(The Center Square) – Two Ohio lawmakers want to pay students to go to school and to graduate, calling chronic absenteeism an education emergency.
The bipartisan legislation would spend $1.5 million in taxpayer funds to establish a pilot program to pay kindergarten through ninth-grade students $500 a year to attend school.
It would also pay those who graduate from high school $250, with higher amounts going to students with grade point averages of 3.0 or higher.
“Participating schools will be carefully selected by the Department of Education and Workforce,” Rep. Bill Seitz, R-Cincinnati, testified Tuesday afternoon at the bill’s first hearing. “At least one rural school district and one urban school district will be included, both of which must exhibit chronic absenteeism in the highest quartile based on the most recent state report card ratings. This targeted selection ensures that the pilot program addresses attendance challenges where they are most prevalent.”
Rep. Dani Isaacsohn, D-Cincinnati, said students have yet to adjust back to a culture of going to school each day following the COVID-19 pandemic.
“And it’s not just Ohio – there has been a cultural shift away from attending school across the country,” Isaacsohn testified. “Chronic absenteeism rates have skyrocketed everywhere, almost doubling from prepandemic levels. This is the No. 1 issue we are facing in education, and it is an absolute emergency.”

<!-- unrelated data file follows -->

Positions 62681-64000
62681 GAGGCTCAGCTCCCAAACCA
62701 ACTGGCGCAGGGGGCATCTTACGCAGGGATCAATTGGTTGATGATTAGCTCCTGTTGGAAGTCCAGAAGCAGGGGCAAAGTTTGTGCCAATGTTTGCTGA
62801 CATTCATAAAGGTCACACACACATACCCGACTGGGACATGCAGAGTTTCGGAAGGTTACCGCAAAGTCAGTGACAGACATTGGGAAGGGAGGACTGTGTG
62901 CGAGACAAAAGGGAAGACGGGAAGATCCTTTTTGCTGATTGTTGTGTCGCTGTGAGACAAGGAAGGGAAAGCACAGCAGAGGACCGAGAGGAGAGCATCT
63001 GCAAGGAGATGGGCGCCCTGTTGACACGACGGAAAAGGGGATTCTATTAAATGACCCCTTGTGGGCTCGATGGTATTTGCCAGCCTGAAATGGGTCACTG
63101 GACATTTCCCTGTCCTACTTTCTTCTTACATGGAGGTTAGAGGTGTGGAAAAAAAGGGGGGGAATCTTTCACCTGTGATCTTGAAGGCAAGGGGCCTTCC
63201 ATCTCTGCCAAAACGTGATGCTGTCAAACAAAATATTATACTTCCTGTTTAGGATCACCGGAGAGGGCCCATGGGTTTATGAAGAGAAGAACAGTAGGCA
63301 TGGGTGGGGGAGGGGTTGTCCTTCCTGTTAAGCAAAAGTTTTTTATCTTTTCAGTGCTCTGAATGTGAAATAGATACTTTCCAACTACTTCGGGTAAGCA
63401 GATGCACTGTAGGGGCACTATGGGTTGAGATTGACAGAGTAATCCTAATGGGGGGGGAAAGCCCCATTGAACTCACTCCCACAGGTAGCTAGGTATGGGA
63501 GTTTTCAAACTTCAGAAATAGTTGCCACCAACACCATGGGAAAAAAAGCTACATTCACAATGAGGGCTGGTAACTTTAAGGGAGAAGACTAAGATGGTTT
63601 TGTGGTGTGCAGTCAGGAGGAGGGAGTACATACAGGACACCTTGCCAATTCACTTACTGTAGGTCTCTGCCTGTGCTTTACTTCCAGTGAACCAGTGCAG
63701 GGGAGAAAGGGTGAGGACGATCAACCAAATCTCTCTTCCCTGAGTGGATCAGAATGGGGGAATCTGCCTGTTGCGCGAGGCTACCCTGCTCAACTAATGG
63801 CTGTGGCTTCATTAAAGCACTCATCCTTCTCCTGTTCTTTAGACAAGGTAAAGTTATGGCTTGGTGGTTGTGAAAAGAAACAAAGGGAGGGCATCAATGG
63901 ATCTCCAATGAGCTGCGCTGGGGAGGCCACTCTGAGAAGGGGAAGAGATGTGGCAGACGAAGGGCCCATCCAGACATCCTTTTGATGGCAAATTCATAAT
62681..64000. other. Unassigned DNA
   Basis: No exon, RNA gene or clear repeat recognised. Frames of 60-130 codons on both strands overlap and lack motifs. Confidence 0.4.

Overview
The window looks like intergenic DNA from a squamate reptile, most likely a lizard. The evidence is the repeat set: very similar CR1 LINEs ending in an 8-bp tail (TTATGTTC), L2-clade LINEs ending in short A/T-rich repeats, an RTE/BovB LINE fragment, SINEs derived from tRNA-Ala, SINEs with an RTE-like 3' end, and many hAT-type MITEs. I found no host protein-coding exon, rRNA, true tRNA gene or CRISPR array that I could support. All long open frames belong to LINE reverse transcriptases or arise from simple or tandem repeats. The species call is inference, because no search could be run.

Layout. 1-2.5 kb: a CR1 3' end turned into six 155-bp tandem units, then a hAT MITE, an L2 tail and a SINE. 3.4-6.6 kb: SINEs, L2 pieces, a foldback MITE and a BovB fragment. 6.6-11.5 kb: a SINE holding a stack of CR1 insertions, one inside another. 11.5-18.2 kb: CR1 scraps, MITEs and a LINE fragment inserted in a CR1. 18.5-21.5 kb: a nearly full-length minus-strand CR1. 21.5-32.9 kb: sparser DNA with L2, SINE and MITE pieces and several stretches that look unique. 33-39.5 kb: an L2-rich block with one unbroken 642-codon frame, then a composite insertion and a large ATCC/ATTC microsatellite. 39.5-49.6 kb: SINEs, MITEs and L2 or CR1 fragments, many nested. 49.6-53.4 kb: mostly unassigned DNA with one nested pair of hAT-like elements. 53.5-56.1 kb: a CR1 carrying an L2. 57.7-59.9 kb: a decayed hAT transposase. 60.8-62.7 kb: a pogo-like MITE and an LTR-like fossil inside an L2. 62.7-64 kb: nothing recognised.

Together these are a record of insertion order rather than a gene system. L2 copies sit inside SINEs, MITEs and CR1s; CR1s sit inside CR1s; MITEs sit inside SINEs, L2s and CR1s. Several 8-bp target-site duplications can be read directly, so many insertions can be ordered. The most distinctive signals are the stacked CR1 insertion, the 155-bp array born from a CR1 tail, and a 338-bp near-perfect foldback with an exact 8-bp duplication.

The Attendance Incentive Pilot Program would split $750,000 between the attendance and graduation pay programs. Every district in Ohio can submit two schools for the program but only one rural and one urban district will be selected.
Students could receive $25 biweekly, $150 quarterly or $500 annually during the school year. Payments for kindergarteners will go to a parent or guardian, while payments for ninth-graders would go jointly to the student and the parent or guardian.
Also, districts receiving federal Title I funds and ranked in the lowest 20% in graduation rate can apply for two schools to participate in the graduate payment program.
A $250 base payment would go to each graduate, with more ranging from $250 to $750 for students with GPAs of 3.0 or higher and 3.5 or higher.
“Because it doesn’t matter how qualified a teacher is, or how great the new science of reading curriculum is at teaching a student to read, if students aren’t there to learn,” Isaacsohn said. “And think about this my friends: We can’t even have our battles over bathrooms or controversial subjects if there are no kids in the classroom. The most urgent problem in education today – by far – is the fact that students are not in schools nearly enough. It hurts their ability to learn, to develop social skills, and to adjust to the discipline and stability that sticking to a schedule brings.”